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William Ashenden is an author of reasonable success, who is contacted by an old friend – fellow author and literary darling Alroy Kear, who in turn has been asked to write a biography of a recently deceased writer named Edward Driffield, by Driffield’s widow.  Kear – and Driffield’s widow Amy – want William’s help, as he knew Driffield many years earlier.  This request sparks William’s memory, and the majority of Cakes and Ale is written in flashback, as William – who also narrates the story recalls his friendship with Edward Driffield and his first wife Rosie.

Here, he faces a dilemma, because Rosie is remembered with disdain and even disgust by most people, due to her promiscuity, and her unfaithfulness to her husband.  However, William remembers her with affection, and is concerned over how much to tell Kear, and what exactly should appear in Kear’s biography.

I have never read anything by W. Somerset Maugham before, and was not sure what to expect.  I was thoroughly charmed by this novel.  It is narrated in a meandering fashion – laced with cynicism, but also very wry and humorous in parts.  William, who was clearly something of a wannabe snob in his earlier years, has clearly mellowed with age, and is able to think of Rosie without disapproval; seemingly the only person who is willing or able to do so.  The story is written in a conversational manner, and William’s observations about small town life, and the people who inhabited his childhood village were sharp and very ‘on the ball’ (I definitely felt like I knew some of these people!)

It sounds contradictory, but while quite a lot happens, it feels also like not much happens – perhaps because the main bulk of the story is written as a reminiscence, rather than events which are taking place in the present time.  It’s a light and easy read, and one that is perfect to curl up on the sofa with on a rainy day.

I would definitely recommend this book, and will be seeking out more work by Maugham as a result of reading it.

 

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Author Susan Hill was looking for a book in her house one day, and ended up coming across others which she had read and loved, or intended to read but never got around to, or some which she had read and wanted to read again.  As a result, she decided to not buy any new books for a year, and to only read those books which were already in her house.  What follows is a journey through Hill’s bookshelves, where she talks about which books and/or have inspired or moved her.  She uses these examples as a starting point for relating anecdotes and memories about her life, and about the authors who she has met.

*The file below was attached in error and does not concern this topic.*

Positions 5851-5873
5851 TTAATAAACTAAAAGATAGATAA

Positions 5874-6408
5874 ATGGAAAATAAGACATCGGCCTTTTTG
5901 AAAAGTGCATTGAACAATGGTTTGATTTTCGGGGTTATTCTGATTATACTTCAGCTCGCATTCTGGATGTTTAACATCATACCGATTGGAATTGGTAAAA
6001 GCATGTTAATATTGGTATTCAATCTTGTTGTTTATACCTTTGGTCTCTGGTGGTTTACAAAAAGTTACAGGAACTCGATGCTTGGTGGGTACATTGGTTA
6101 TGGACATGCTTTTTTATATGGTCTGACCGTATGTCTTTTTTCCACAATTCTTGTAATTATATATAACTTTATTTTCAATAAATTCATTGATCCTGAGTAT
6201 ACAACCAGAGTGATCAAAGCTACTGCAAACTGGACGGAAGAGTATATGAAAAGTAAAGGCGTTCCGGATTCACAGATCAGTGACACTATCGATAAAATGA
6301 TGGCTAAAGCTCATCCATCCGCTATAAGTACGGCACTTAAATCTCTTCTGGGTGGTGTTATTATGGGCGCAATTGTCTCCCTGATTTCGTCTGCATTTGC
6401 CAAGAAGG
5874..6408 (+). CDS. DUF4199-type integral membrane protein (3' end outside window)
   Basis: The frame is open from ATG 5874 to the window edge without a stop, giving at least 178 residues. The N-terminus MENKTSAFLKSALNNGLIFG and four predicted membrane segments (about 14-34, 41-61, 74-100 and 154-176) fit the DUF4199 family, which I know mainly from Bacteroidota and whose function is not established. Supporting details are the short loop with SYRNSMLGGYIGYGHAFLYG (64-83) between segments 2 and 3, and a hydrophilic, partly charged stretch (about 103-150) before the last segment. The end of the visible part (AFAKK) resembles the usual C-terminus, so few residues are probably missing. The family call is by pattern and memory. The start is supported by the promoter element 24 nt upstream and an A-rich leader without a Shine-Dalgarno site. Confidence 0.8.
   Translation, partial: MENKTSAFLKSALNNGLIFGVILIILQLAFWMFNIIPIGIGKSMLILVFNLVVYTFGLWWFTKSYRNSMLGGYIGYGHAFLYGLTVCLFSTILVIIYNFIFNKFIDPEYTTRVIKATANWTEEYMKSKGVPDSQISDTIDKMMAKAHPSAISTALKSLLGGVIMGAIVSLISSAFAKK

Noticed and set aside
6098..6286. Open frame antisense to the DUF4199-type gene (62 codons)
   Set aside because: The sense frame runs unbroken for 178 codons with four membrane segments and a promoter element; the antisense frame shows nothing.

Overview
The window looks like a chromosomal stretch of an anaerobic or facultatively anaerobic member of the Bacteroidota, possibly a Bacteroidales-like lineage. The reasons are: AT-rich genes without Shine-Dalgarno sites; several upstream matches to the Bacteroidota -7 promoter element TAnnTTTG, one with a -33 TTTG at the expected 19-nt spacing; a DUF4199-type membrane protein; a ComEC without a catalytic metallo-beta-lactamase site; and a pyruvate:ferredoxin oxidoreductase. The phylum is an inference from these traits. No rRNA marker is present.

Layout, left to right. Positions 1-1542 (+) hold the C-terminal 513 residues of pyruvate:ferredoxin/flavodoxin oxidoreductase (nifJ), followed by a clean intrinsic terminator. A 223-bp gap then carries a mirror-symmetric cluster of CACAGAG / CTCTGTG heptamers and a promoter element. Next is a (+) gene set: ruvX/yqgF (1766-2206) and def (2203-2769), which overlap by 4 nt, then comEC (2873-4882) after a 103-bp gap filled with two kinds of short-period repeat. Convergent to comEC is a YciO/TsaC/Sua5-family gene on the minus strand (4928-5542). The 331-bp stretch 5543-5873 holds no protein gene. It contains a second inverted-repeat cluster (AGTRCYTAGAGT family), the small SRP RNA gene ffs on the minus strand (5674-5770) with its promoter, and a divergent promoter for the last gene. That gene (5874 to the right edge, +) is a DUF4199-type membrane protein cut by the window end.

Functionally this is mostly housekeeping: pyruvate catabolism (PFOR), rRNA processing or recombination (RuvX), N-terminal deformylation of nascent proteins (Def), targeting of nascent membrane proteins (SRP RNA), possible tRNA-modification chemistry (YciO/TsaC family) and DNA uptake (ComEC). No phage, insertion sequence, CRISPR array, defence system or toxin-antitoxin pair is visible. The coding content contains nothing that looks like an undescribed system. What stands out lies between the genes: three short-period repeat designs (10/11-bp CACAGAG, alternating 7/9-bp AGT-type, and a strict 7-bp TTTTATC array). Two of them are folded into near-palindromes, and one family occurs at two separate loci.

I have read two novels by Susan Hill, and while I can’t say I actively disliked them, I also can’t say that I was blown away by them, so I wasn’t sure what to expect from this non-fiction work.  However, the premise really appealed to me – and has inspired me to at least consider doing the same thing – so I thought I would give this a try, and I was pleasantly surprised.  I enjoyed Hill’s reminiscences, and her musings on such subjects as items which fall out of books (presumably used as a makeshift bookmark) and the importance of an interesting title, or why new books are often published first in hardback, when they have not really earned that right.  (It makes sense when you read her view, even if you don’t agree!)

Definitely an enjoyable and uplifting read, and one I would recommend to all fellow bibliophiles.  As I mentioned, this book has made me think about doing the same thing myself, and not buying any new books for a year.  Hill was successful, but I don’t know if I would be – but what a wonderful idea, to really get to know the books on your shelf, to rediscover old loves and maybe find some new ones.

(Author’s website can be found here.)

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